The Fifth Circuit held in October of this year in In re Ultra Petroleum Corp., 51 F.4th 138 (5th Cir. 2022) that a contractual make-whole provision in the debt instruments of certain unsecured creditors was unmatured interest under Section 502(b)(2). In this unusual case, where the debtor became solvent after filing for bankruptcy, the Fifth Circuit also held that the Solvent Debtor-Exception applied to claims for unmatured interest. The Fifth Circuit then determined that the Make-Whole Amount was a valid contractual claim and held that Ultra must pay the contractual Make-Whole Amount under the Solvent Debtor-Exception. Lastly, the Fifth Circuit held that an unimpaired creditor of a solvent debtor is entitled to interest at the bargained-for rate rather than the Federal Judgment Rate. In reaching this conclusion, the Fifth Circuit interpreted Section 726(a)(5)’s interest at the legal rate provision (relevant to a plan under Chapter 11 through Section 1129(a)(7)(A)) as a floor, rather than a ceiling, for interest payable by a solvent debtor.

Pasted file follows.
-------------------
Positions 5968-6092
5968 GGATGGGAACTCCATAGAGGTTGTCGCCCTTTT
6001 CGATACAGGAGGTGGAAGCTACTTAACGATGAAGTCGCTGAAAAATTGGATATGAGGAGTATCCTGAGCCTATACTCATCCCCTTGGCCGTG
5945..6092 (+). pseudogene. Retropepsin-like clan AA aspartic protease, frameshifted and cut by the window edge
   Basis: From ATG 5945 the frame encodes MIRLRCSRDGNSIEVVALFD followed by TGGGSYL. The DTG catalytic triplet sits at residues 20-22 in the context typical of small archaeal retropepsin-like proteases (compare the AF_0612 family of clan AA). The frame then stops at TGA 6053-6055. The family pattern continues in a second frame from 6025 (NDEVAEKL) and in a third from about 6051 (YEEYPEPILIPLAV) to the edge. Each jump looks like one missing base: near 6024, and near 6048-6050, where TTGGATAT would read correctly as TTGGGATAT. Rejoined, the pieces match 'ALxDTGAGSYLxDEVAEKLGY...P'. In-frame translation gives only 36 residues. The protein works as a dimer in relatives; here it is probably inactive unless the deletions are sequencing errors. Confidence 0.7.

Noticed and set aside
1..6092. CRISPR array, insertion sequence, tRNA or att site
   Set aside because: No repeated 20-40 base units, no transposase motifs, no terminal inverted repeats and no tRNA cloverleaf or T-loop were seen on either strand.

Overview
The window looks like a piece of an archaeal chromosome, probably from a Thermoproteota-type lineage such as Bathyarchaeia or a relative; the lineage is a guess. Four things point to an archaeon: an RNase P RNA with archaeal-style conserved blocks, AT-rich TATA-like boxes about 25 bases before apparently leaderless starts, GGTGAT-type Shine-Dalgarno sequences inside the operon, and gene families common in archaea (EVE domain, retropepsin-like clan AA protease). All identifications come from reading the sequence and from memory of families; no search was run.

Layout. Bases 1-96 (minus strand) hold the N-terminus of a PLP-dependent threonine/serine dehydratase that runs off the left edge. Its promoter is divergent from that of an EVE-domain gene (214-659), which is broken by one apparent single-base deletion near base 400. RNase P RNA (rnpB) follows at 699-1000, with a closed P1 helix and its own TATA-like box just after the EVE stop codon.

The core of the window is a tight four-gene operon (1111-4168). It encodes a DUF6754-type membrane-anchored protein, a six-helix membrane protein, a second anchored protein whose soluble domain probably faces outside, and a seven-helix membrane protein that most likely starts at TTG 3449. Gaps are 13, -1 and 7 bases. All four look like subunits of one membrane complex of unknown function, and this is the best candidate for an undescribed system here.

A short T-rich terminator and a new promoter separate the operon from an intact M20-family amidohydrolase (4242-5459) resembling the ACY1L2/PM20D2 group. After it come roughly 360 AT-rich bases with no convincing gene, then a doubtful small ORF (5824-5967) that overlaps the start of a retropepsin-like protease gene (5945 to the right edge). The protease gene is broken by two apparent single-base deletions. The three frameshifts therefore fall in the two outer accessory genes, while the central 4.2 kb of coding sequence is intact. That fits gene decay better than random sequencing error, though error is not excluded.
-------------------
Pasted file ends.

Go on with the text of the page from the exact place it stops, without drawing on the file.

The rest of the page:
Several law firms have now written memos summarizing this impactful decision. Weil summarizes the history of the Ultra Petroleum series of cases. Davis Polk suggests that the decision may have far-reaching consequences on the market use of make-whole provisions given the popularity of the Southern District of Texas as a forum for bankruptcy petitions. Proskauer notes that the Fifth Circuit’s decision addressed only the rights of an unsecured creditor with respect to a make-whole provision and suggests that Section 506(b) provides a legal basis for recovery of a make-whole provision by an oversecured creditor.
(This post was authored by Wesley Sheker, J.D. ’23.)